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3.3: Beating between Tones

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    Perhaps you have heard two slightly mistuned musical instruments play pure tones whose frequencies are close but not equal. If so, you have sensed a beating phenomenon wherein a pure tone seems to wax and wane. This waxing and waning tone is, in fact, a tone whose frequency is the average of the two mismatched frequencies, amplitude modulated by a tone whose “beat” frequency is half the difference between the two mismatched frequencies. The effect is illustrated in the Figure. Let's see if we can derive a mathematical model for the beating of tones.

    We begin with two pure tones whose frequencies are \(ω_0+ν\) and \(ω_0−ν\) (for example, \(ω_0=2π×10^3\mathrm{rad}/\mathrm{sec}\) and \(ν=2π \mathrm{rad}/\mathrm{sec}\)). The average frequency is \(ω_0\), and the difference frequency is \(2ν\). What you hear is the sum of the two tones:

    \[x(t)=A_1\cos[(ω_0+ν)t+φ_1]+A_2\cos[(ω_0−ν)t+φ_2] \nonumber \]

    The first tone has amplitude \(A_1\) and phase \(φ_1\); the second has amplitude \(A_2\) and phase \(φ_2\). We will assume that the two amplitudes are equal to \(A\). Furthermore, whatever the phases, we may write them as

    \[φ_1=φ+ψ;\mathrm{and};φ_2=φ−ψ \nonumber \]

    \[φ=\frac 1 2 (φ_1+φ_2);\mathrm{and}ψ=\frac 1 2 (φ_1−φ_2) \nonumber \]

    BeatBetweenTones.PNG
    Beating between Tones

    Recall our trick for representing \(x(t)\) as a complex phasor:

    \[x(t)=A\mathrm{Re}\{e{j[(ω_0+ν)t+φ+ψ]},+,e^{j[(ω_0−ν)t+φ−ψ]}\} \nonumber \]

    \[=A\mathrm{Re}\{e^{j(ω_0t+φ)},[e^{j(νt+ψ)}+e^{−j(νt+ψ)]}\} \nonumber \]

    \[=2A\mathrm{Re}\{e^{j(ω_0t+φ)},\cos(νt+ψ)\} \nonumber \]

    \[=2A\cos(ω_0t+φ)\cos(νt+ψ) \nonumber \]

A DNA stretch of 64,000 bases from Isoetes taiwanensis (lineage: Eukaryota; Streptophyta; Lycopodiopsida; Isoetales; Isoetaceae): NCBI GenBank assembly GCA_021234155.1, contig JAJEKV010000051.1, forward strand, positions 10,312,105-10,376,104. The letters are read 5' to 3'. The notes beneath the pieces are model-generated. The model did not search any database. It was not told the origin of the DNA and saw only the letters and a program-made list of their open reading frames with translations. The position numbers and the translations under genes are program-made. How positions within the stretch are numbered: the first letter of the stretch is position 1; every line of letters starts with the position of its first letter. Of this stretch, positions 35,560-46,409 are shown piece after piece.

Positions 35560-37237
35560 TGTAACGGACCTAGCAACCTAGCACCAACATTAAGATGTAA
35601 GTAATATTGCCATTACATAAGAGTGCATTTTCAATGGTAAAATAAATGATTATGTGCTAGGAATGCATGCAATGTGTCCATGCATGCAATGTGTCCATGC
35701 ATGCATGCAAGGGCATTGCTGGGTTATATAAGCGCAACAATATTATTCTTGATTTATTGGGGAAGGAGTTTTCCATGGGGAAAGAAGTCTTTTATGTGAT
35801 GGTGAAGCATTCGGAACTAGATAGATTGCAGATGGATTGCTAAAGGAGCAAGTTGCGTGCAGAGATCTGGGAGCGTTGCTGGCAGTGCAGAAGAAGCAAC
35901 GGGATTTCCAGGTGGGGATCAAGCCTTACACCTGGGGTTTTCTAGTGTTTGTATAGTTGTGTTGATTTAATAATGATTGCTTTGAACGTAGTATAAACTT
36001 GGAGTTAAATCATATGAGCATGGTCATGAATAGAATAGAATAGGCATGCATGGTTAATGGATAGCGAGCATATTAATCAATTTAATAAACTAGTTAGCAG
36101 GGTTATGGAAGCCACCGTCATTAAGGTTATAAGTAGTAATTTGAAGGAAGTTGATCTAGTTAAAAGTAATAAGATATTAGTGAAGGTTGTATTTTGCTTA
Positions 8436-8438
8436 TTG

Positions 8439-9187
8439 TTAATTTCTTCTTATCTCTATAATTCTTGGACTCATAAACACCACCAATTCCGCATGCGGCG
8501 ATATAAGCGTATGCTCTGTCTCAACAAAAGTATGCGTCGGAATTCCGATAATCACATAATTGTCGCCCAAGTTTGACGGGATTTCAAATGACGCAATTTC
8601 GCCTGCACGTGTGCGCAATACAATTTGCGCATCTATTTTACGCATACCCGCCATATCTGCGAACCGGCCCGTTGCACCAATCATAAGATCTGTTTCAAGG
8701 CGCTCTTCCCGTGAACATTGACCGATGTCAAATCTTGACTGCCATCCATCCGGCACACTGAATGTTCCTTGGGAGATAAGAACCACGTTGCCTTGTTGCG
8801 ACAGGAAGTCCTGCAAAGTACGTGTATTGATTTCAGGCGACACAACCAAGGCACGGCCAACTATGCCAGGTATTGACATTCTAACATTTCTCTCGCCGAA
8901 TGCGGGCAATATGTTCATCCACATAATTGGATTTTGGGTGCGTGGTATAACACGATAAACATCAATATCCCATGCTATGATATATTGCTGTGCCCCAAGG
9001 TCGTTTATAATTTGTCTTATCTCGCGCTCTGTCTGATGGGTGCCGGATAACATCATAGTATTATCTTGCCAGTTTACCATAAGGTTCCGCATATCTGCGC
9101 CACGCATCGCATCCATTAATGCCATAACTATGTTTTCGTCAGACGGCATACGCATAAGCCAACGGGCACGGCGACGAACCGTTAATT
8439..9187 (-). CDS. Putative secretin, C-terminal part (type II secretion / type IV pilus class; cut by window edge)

This is an amplitude modulated wave, wherein a low frequency signal with beat frequency \(ν\) rad/sec modulates a high frequency signal with carrier frequency \(ω_0\) rad/sec. Over short periods of time, the modulating term \(\cos{νt+ψ}\) remains essentially constant while the carrier term \(\cos{ω_0t+φ}\) turns out many cycles of its tone. For example, if \(t\) runs from 0 to \(\frac {2π} {10ν}\) (about 0.1 seconds in our example), then the modulating wave turns out just 1/10 cycle while the carrier turns out \(10νω_Δ\) cycles (about 100 in our example). Every time \(νt\) changes by \(2π\) radians, then the modulating term goes from a maximum (a wax) through a minimum (a wane) and back to a maximum. This cycle takes

    \[νt=2π⇔t=\frac {2π} {ν} \mathrm{seconds} \nonumber \]

    which is 1 second in our example. In this 1 second the carrier turns out 1000 cycles.

    Exercise \(\PageIndex{1}\)

    Find out the frequency of A above middle C on a piano. Assume two pianos are mistuned by \(±1\mathrm{Hz}(±2π/mathrm{rad/sec})\). Find their beat frequency \(ν\) and their carrier frequency \(ω_0\).

    Exercise \(\PageIndex{2}\)

    (MATLAB) Write a MATLAB program to compute and plot

    \(A\cos[(ω_0+ν)t+φ_1],A\cos[(ω_0−ν)t+φ_2]\), and their sum. Then compute and plot \(2A\cos(ω_0t+φ)\cos(νt+ψ)\).

    Verify that the sum equals this latter signal.


    This page titled 3.3: Beating between Tones is shared under a CC BY 3.0 license and was authored, remixed, and/or curated by Louis Scharf (OpenStax CNX) via source content that was edited to the style and standards of the LibreTexts platform; a detailed edit history is available upon request.

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